Bonds got beat up yesterday as a combination of overbought technicals, quarter-end debt auction supply, and a rally in the stock market all pressured interest rates significantly higher. The 10yr note went out +10.6bps in yield at 3.035% while "rate sheet influential" MBS coupons closed -18/32 at 100-14. Treasuries are once again weaker for the third consecutive session his morning and equity futures are better as Greece prepares to accept an unpopular five-year austerity package.

The two-year Treasury yield is steady near  0.465%, the benchmark 10-year Treasury yield is 3bps higher at 3.062% and the Fannie Mae 4.0 MBS coupon is -2/32 at 100-13.  S&P futures are +3.25 at 1298, their best level since June 5th.

If Greek headlines are confusing you, don't worry, our brain hurts too. This is what we know...Greek Parliament is preparing to vote on whether or not they'll take another vote tomorrow. Basically what today's vote represents is a broad acceptance of a medium-term austerity plan. If it passes, which most expect it to even though many Greek lawmakers dislike it, Parliament will begin voting on individual clauses and the implementation strategy tomorrow. While the market has clearly baked in a "yes" vote today, tomorrow is a little less certain but it does appear we'll see another yes vote once all is said and done. This should give the EU, ECB, and IMF enough confidence to free up the 5th installment of Greece's bailout funds. Default avoided for now....but Greece is still  "kicking the can down the road". The chance of a Greek default is not gone with two yes votes over the next two days.These votes simply cover short-term funding shortages. However, until these bailout funds are paid back, without a huge uptick in GDP growth, their solvency is still up in the air...and so is the potential for default. With many Greek lawmakers muttering under their breath about how unfair these austerity measure are...political gridlock is going to be an issue the next time Greece needs to pay the piper.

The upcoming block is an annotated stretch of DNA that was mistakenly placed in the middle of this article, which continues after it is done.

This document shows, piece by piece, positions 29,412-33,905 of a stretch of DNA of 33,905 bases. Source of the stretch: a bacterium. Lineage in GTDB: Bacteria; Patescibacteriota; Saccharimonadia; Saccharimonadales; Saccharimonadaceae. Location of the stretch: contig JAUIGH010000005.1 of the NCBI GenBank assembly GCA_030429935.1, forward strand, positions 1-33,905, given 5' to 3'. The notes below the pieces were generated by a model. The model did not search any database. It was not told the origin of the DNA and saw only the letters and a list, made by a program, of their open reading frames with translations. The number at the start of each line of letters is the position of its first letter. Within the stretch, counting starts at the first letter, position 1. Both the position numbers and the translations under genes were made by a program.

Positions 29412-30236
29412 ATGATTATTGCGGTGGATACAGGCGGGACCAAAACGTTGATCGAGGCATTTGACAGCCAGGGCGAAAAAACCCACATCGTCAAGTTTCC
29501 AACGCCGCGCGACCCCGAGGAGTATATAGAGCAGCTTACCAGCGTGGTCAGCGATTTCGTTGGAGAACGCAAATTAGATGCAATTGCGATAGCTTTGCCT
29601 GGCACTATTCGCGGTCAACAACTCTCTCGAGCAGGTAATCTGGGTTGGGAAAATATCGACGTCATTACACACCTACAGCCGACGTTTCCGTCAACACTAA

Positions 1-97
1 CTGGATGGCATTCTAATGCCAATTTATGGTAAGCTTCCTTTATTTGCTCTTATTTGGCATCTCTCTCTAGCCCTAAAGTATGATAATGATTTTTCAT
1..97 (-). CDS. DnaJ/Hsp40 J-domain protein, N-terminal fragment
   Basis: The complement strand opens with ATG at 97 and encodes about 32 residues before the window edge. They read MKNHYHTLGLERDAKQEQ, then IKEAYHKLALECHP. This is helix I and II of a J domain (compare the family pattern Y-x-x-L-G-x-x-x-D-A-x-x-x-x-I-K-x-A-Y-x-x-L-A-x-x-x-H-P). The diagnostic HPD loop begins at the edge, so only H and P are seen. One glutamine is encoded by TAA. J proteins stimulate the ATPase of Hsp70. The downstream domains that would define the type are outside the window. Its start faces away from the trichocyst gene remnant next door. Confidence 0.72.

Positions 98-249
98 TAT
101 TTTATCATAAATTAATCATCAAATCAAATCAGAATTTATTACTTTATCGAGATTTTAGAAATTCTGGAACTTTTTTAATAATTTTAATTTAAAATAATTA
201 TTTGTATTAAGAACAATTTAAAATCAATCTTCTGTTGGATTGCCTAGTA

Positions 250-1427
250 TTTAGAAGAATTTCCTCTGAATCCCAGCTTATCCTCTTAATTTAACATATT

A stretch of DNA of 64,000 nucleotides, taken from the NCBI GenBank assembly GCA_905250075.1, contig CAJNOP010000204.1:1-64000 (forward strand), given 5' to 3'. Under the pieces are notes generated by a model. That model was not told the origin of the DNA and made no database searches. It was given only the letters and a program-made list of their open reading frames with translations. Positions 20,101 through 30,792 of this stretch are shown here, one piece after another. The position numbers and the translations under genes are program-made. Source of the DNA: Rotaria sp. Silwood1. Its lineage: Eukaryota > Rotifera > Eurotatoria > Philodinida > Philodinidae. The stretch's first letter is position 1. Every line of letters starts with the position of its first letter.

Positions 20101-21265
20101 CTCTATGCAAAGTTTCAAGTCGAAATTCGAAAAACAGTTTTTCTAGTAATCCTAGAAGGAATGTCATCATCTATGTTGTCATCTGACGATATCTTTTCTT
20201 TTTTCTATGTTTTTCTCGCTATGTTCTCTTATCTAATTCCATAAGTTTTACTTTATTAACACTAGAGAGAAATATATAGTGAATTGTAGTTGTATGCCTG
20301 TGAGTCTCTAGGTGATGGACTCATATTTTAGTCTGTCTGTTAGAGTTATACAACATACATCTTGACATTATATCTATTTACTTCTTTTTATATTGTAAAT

(NY TIMES) Greek Parliament Expected to Approve Austerity Plan - The Greek Parliament was preparing to vote Wednesday on a package of austerity measures the country must implement if it is to gain access to emergency international lending and stave off default, an outcome that could have major repercussions across the global financial system.  Parliament was to vote on tax increases, wage cuts and the privatization of 50 billion euros, or about $72 billion, in state assets. Assuming the measures pass, a second vote will be held Thursday to implement the latest austerity program, with key sticking points expected to include the timing of the privatizations, especially of the state electric utility, Public Power Corporation, whose powerful union has close ties to the Socialists. The European Union, the European Central Bank and the International Monetary Fund have said they will release $17 billion that Greece needs to pay its expenses through the summer if Parliament passes the measures.

10-yr Greek debt spreads have tightened on this news. The Euro is holding above key support at 1.417. European equities are up over 1.50%.

Key Events Today:

10:00 - The Pending Home Sales Index declined a whopping 11.6% in April, marking the third fall in five months and leaving the index at its lowest in seven months.  The consensus estimate looks for a 1% decline in May, but according to High Frequency Economics, a spokesman at the National Association of Realtors said pending sales were up 15% in May.

"The NAR complies the numbers, so it should know," HFE added. "An increase of that size would more than reverse April's 11.6% drop."

12:00 - Fed Governor Sarah Bloom Raskin speaks on rebuilding road to financial stability at the New American Foundation in Washington.

1:00 - Treasury auctions $29 billion 7-Year Notes